Nagoya, Japan, is a busy place. With over 2.2 million residents, the city is abuzz with activity. Located in central Japan, Nagoya is one of the nation’s major cities. It is an economic powerhouse that is considered an important industrial and cultural center.
The city has everything you would expect in a major metropolis — thriving businesses (local as well as international), museums, a university, plenty of night clubs and opportunities for socializing.
It is the home of many shrines and temples. The Nitta Temple houses relics of the Buddha, presented to Japan by Thailand.
The Togan Temple features a seated Buddha and has ties to the Hindu religion, with a temple honoring the goddess Saraswati.
Kosho Temple hosts the annual 1,000 Lantern Festival at the harvest moon.
Charles worked part-time as pastor of Meito Christ International Church and part-time for a local Japanese congregation, Nagoya-Kibo Lutheran Church.
“As a missionary I experienced an ‘emerging church’ in Japan. Change has nothing to do with ‘emerging’; rather it is doing ministry with people who are jaded by materialism and ‘paganism’ and are looking for authenticity.”
For example, one of the members of Meito Christ International Church grew up in a conservative Christian denomination in the U.S. When she first came to Japan to teach English, she was struck by the overt paganism in the Japanese culture. According to Charles, “She found Japan and its religious expressions novel and refreshing, but increasingly became disenchanted.”
She was drawn to the Meito Christ International Church congregation because “we provided a Christian worship experience where questions were welcome, yet we did not demand a commitment. Our worship is casual, authentic, global, multisensory and thoughtful.”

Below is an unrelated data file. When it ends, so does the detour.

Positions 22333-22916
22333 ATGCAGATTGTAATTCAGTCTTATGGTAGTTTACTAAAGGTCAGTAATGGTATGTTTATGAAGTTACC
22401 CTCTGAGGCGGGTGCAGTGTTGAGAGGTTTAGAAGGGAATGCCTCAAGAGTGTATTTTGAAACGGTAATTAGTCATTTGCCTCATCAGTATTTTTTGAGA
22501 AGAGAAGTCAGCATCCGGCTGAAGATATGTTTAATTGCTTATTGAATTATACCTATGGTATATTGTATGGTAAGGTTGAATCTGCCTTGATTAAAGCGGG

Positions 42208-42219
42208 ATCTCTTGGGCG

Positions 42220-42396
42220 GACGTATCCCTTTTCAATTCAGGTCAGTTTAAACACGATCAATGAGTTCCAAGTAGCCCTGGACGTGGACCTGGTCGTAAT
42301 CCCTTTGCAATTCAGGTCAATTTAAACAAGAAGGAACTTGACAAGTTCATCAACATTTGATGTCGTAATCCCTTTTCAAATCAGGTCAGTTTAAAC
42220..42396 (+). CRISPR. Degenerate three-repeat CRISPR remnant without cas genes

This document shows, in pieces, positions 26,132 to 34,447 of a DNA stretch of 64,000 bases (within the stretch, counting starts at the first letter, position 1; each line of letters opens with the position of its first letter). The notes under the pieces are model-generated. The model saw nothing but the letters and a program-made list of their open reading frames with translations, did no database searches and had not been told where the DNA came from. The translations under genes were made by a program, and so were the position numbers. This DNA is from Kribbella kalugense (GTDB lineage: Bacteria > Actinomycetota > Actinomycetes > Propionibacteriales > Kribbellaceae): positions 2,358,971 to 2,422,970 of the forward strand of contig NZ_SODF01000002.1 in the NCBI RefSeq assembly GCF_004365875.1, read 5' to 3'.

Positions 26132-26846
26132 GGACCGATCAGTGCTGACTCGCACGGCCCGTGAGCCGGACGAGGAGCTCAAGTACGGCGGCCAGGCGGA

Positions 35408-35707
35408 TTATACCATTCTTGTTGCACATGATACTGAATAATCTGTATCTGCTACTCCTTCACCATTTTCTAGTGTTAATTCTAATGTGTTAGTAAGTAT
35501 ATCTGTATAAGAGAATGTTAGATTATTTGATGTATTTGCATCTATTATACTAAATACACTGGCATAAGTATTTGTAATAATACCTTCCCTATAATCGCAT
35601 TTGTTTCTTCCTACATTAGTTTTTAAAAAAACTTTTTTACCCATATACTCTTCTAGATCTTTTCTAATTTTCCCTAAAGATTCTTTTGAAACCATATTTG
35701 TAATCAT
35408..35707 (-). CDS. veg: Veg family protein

Charles talks about another regular attendee who also grew up Christian. “She has explored and chosen various religious views and synthesized them into her faith. On one hand she is ‘born again’ and charismatic in her Christian faith but very liberal in many of her views.
“She had increasingly found the materialism of society troubling. Giving, serving and volunteering are very important in her life.” This woman was struck by the congregation’s commitment to giving. Charles quotes her as saying, “We are not afraid of talking about Jesus’ words to the rich and what they mean.”
When asked what their worship service looked like, Charles reports that it was liturgical, following the seasons of the church year, and they follow the worship pattern of Gathering, Word, Meal and Sending.
The sermon tended to be 15 to 20 minutes, with comments and questions asked during the sermon. They usually had a band of four to five volunteer musicians that use a mix of Baptist and Lutheran hymns and songs, since those are the hymnals the congregation owned. Everything in worship was projected on a screen, and personal Bibles were encouraged and used.
Congregation members are active givers. However, non-Japanese are dissuaded from participating in distributing food because of issues of shame in the Japanese culture. The Japan Evangelical Lutheran Church considers and supports this ministry as a ministry of hospitality.